Every time Leandro Bergamin goes to a demonstration, he makes sure to not leave home without a mask and hand sanitizer. He usually takes the subway and a bus but tries to stay as far from other people as possible. “The pandemic is urgent, but it is also urgent that we fight for our basic rights”, he told Global Voices via a WhatsApp call.
Football fan groups in Brazil, like the country’s other self-identified anti-fascist movements, have a history of fighting for human rights and democracy, but in 2020 they emerged as a counter-offensive to the growing pro-Bolsonaro demonstrations. As for the links between anti-fascism and football, Bergamin explains that:
Football has always had the issue of class struggle and regionalism. Football depends on politics to exist and politics depend on football.
May 31 saw one of 2020’s largest anti-fascist demonstrations in São Paulo. According to Bergamin, protestors were profoundly dissatisfied “with the frivolous way the country is being conducted” during the pandemic. Demonstrators criticized the Bolsonaro government’s authoritarian turn.
President Jair Bolsonaro showed authoritarian features since he launched his political career 30 years ago. His rise to the presidency has often been credited to his ability to capitalize on collective and individual resentments, which boosted support to call on strong military presence throughout the country. Bolsonaro helped fuel gun ownership, encouraged police killings and supported the Amazonian fires to free space for the agroindustry.
Since COVID-19 hit Brazil, he has been downplaying the pandemic and participated in protests to shut down the Supreme Court. Even after testing positive for COVID-19, he still made public appearances without any protective gear. He is accused of using the pandemic to dismantle environmental regulations, for participating in corruption schemes, and for enabling a genocide against indigenous peoples. He has verbally attacked the press and publicly endorsed violent practices against the opposition.
For Ângela Meirelles de Oliveira, a historian who dedicated her career to studying Brazilian anti-fascism, the anti-fascist movement in the football world is an example of how anti-fascist groups are much more heterogeneous than before. A few structured organizations are supported by a vast, and diversified, support base which includes blue-collar and white-collar workers, different social classes, and different professions.
Anti-fascist groups emerged in Latin America in the 1930s, a decade after their European counterparts, to fight against fascist movements in the region, “which were many”, Oliveira told Global Voices in an email. There was, for example, the Integralist movement in Brazil and the Argentine Civic Legion. They also counteracted growing Nazism in communities of German origin in Latin America.
Both then and now, critics of anti-fascism in Brazil deny that fascism ever existed in the country and therefore perceive anti-fascists as a “meaningless militancy,” said Oliveira. She continues:
On the one hand, [there are] those who saw in sympathizers of anti-fascism only puppets of organized militancy, on the other, [saw them as] a group that would operate for a meaningless cause, since [they believed] fascism never existed in Brazil.
In 2020, the action is less organized, with little hierarchy, and more variety in their ranks. “They also have a very expanded agenda against oppression, given the motions against racism, homophobia, misogyny, and xenophobia,” adds Oliveira.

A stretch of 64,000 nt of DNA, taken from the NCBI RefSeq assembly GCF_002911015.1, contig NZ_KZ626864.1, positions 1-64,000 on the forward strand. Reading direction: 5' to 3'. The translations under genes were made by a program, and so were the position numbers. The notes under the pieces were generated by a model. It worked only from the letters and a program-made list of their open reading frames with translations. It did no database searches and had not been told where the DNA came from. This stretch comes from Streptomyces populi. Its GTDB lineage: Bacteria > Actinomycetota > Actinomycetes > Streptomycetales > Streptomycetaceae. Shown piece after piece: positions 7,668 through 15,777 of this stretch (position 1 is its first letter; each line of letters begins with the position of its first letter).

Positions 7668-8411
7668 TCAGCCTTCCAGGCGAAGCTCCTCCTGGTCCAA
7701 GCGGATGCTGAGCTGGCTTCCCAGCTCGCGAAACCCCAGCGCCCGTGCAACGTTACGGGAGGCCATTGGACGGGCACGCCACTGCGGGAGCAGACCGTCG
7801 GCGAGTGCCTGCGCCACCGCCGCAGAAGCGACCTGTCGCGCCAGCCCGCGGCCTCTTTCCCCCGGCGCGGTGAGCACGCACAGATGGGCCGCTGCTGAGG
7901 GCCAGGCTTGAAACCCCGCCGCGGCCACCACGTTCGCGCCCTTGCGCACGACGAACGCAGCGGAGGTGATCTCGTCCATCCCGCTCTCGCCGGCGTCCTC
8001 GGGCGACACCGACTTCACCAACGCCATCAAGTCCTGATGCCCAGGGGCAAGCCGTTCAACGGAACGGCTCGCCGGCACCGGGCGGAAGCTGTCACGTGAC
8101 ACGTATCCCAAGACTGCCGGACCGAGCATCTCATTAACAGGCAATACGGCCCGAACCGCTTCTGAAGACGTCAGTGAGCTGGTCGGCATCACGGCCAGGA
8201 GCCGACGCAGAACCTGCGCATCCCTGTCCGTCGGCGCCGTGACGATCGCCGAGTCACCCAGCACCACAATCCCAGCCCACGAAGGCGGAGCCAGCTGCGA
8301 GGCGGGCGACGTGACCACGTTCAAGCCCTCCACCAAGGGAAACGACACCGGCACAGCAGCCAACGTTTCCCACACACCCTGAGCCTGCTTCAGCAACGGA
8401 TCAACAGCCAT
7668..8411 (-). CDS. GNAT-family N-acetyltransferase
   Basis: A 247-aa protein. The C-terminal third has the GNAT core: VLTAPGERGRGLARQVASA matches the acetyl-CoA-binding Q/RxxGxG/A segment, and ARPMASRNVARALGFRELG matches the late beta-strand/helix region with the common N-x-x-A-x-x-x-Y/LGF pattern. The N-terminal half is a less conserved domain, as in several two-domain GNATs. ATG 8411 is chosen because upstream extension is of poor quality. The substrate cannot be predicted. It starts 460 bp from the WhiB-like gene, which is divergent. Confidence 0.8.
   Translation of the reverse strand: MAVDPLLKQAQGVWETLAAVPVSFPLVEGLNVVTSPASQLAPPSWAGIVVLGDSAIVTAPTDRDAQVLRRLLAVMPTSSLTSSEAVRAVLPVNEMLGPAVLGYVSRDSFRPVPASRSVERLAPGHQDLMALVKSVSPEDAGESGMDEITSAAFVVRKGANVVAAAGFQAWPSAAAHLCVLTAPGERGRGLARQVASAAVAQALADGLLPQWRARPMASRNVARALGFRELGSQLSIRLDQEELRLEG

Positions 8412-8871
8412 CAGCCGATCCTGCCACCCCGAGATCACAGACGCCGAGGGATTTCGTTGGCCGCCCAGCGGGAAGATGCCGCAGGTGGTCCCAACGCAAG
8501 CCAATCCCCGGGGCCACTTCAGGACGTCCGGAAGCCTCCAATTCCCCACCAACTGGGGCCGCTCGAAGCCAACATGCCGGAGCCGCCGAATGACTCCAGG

Today, anti-fascism is also going online. In May, Brazilians who did not take to the streets because of COVID-19 concerns shared the anti-fascist flag on social media. In May, June, and July, this flag — symbolizing anarchism, communism, and socialism — appeared on people’s profile pictures on Facebook, Twitter, WhatsApp, and Instagram. Users would also complement the flag with more personal identifiers such as “journalist”, “artist”, “feminist”, or “father”, for example.
Today, as before, anti-fascists and any person accused of fitting this label are under pressure in Brazil. In June, 900 pages with lists containing peoples’ personal data circulated on the internet. The so-called “anti-fascist files” doxxed hundreds of people accusing them of belonging to anti-fascist groups. The files were supposedly taken to the police to counter “terrorist activities”.
According to Oliveira, “The more oppressive a government is, the more they will see opposition as criminal”.
On July 24, the Brazilian news organization UOL had access to documents from the Ministry of Justice which compiled new alleged anti-fascist profiles. In total, there are 579 officials from the government identified as members of the “anti-fascist movement” and three university professors. The Ministry informed that the operation is legitimate and aims to support decisions focusing on “prevention, neutralization, and repression of criminal acts of any nature that violate public order, the safety of people and property”.
The most common argument against anti-fascist movements is about looting or destroying private property. Oliveira responds to this saying that antifas (the common shorthand name for anti-fascists in Brazil) question the justification of protecting private property when the state enforces violence on poor people of color. “In my opinion, the practice and action of [a]ntifas are fundamental to put such State actions in question”, says the researcher.
Bergamin adds that the anti-fascists organizations do not defend violent demonstrations and he says he believes that they have to be peaceful. “But I do not judge because, for many, violence is a way of survival in Brazil”, he says.
Bergamin says that he sees himself protesting more in the near future. “I believe the demonstrations will multiply and amplify,” he says.
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